For a rising portfolio

Learn everything you need to know in 'How to Find the Best Growth Stocks' for FREE from The Successful Investor.

Canadian Growth Stocks: CGI Group, CAE Inc., Fortis Inc. Stock and more.

Topic: Growth Stocks

The Best Dividend Stocks Share These 3 Characteristics—and More

The best dividend stocks have hidden assets, provide both income and capital gains potential, and have these three financial factors in common

We generally feel that most Successful Investors should hold a total of 10 to 20 mainly well-established, dividend-paying stocks, chosen mainly from our average or higher ratings. They should also spread their holdings out across most if not all of the five main economic sectors.

The best dividend stocks offer investors a measure of security. Dividends, after all, are much more stable than earnings projections. More important, dividends are impossible to fake—either the company has the cash to pay them or it doesn’t.

For a rising portfolio

Learn everything you need to know in 'How to Find the Best Growth Stocks' for FREE from The Successful Investor.

Canadian Growth Stocks: CGI Group, CAE Inc., Fortis Inc. Stock and more.

The best dividend stocks have hidden assets

Successful investors recognize that hidden assets are a great way to cut risk, for conservative and aggressive investors alike. One great example is research and development.

When a company spends money on research and development, it can create a hidden asset with the potential to expand the company’s long-term profit.

Companies have to treat research and development spending as a day-to-day expense, much like maintenance or tax payments. As a result, this spending comes right out of the current year’s earnings. This tends to lower the company’s current earnings, since the spending takes time to have an impact (and, in fact, it may not pay off). This pay-now, profit later (if at all) process tends to inflate a company’s price-to-earnings ratio, or P/E. That’s because the spending cuts the company’s earnings—the “E,” or denominator, of the P/E ratio. As the E shrinks, the P/E ratio rises.

While high research spending can make a business look less profitable than it really is, if it’s invested wisely, it is more like a long-term investment than an expense. When research pays off, it can yield dramatic long-term returns, including sustainable dividends.

In many cases, seemingly high-priced technology stocks are much cheaper than they appear at first glance, if you give those companies some credit for the funds they invest every year in research and development.

The best dividend stocks offer sustainable dividends

Investors generally look to aggressive stocks for capital gains and to more conservative stocks for income. However, there are some dividend stocks offering yields that are as high—or even higher—than yields on more established companies.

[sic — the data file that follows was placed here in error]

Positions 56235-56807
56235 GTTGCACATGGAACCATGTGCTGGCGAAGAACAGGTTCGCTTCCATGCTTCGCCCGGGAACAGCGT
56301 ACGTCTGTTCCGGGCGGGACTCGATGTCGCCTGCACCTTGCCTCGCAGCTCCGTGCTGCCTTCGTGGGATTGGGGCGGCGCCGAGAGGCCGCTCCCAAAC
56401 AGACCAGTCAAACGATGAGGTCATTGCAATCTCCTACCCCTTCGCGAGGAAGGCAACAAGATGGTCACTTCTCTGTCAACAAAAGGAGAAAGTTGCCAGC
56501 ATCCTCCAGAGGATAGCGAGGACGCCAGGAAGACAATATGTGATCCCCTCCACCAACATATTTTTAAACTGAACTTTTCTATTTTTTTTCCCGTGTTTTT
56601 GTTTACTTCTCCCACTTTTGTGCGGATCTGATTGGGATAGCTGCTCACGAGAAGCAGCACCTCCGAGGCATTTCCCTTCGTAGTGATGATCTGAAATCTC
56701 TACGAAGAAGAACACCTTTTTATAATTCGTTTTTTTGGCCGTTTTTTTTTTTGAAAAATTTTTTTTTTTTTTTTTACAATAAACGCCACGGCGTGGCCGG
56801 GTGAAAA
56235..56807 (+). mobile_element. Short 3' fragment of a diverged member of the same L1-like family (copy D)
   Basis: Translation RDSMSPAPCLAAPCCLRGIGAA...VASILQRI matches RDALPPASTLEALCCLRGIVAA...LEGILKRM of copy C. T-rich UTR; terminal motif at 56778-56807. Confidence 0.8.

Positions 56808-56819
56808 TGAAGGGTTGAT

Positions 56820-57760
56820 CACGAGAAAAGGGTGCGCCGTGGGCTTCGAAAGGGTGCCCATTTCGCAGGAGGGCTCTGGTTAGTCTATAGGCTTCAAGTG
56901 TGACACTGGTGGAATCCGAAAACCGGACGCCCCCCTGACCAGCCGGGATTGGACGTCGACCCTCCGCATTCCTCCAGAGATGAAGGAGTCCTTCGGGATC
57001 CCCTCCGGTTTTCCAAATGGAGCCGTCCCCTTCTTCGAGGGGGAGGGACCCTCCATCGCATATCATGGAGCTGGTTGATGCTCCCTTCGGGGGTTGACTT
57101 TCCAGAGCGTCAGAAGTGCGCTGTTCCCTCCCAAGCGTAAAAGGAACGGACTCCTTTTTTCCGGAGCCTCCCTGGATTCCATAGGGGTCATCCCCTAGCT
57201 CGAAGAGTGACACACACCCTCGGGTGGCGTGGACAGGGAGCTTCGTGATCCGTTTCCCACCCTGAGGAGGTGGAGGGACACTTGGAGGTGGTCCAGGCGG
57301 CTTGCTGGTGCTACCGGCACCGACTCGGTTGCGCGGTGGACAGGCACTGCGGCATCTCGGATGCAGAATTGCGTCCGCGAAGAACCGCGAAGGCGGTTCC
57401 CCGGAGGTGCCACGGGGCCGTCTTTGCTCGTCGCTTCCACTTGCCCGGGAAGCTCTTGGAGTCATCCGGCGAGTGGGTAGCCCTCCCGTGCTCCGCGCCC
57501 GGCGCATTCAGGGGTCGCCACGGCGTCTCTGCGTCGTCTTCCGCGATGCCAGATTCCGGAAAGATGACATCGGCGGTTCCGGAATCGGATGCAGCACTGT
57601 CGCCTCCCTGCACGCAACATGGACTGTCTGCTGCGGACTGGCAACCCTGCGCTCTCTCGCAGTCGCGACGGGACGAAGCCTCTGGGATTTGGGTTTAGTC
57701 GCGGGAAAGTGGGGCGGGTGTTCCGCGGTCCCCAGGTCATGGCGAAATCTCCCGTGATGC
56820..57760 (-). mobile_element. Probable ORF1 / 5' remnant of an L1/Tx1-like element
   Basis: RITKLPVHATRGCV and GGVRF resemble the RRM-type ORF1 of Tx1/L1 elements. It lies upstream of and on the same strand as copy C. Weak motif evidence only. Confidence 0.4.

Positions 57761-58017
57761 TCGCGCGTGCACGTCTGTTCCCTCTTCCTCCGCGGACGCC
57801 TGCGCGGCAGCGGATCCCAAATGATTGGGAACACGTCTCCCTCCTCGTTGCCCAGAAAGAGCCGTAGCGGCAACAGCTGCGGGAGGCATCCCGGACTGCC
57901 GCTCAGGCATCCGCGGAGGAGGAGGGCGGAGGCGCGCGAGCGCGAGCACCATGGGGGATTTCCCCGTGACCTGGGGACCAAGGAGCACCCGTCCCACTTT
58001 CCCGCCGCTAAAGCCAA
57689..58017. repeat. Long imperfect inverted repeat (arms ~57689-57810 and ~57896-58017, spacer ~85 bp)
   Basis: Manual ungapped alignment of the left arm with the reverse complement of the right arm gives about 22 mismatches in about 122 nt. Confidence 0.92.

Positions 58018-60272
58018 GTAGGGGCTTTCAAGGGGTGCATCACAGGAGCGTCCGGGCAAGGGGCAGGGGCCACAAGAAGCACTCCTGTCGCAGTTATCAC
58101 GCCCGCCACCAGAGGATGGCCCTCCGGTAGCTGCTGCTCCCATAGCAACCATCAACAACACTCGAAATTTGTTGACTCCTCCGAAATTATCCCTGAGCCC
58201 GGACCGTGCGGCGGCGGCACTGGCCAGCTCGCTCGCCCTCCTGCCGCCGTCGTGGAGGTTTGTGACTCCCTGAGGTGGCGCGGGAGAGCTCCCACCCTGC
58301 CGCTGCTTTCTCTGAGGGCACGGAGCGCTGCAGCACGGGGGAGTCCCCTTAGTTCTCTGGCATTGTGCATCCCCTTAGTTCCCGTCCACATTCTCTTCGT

However, it’s important to watch out for unusually high dividend yields. Investors should avoid judging a company based solely on its dividend yield (the percentage you get when you divide a company’s current yearly payment by its share price). That’s because a high yield can sometimes be a danger sign rather than a bargain.

For example, a dividend stock’s yield could be high simply due to the fact that share price has dropped sharply (because you use a company’s share price to calculate yield) in anticipation of a dividend cut. That’s why we recommend that Successful Investors look beyond dividend yield when making investment decisions, and look for companies that also have established a sound business and have a history of building revenue and cash flow. Those are good indications that their dividends will be sustainable.

The best dividend stocks will include these financial factors

Dividend history is very important to dividend stocks. Ideally, you should look for dividend stocks that have been paying dividends for 5 or more years.

Also, as a general rule, companies that make money regularly are safer than chronic or even occasional money losers. As mentioned earlier, companies can fake earnings, but dividends are cash outlays. If you only buy dividend-paying stocks, you’ll avoid most frauds.

What is the dividend stock’s debt load like? Would it have a hard time recovering from an economic downturn? The more manageable the debt, the better. When bad times hit, debt-heavy companies often go broke first—especially ones that also keep trying to allocate part of their cash flow to paying dividends

Bonus Tip: What to watch out for in aggressive dividend stocks

In general, there are three big mistakes that investors can make when investing in aggressive dividend stocks:

  1. Investing too much of your portfolio in aggressive stocks
  2. Picking a stock based on a high dividend yield without confirming its dividend sustainability
  3. Not looking for stocks with hidden assets

What would you do if you invested in a high-dividend-paying stock only to find out that the dividend was a danger sign rather than a bargain?

What mistakes have you made with investments in aggressive growth stocks?


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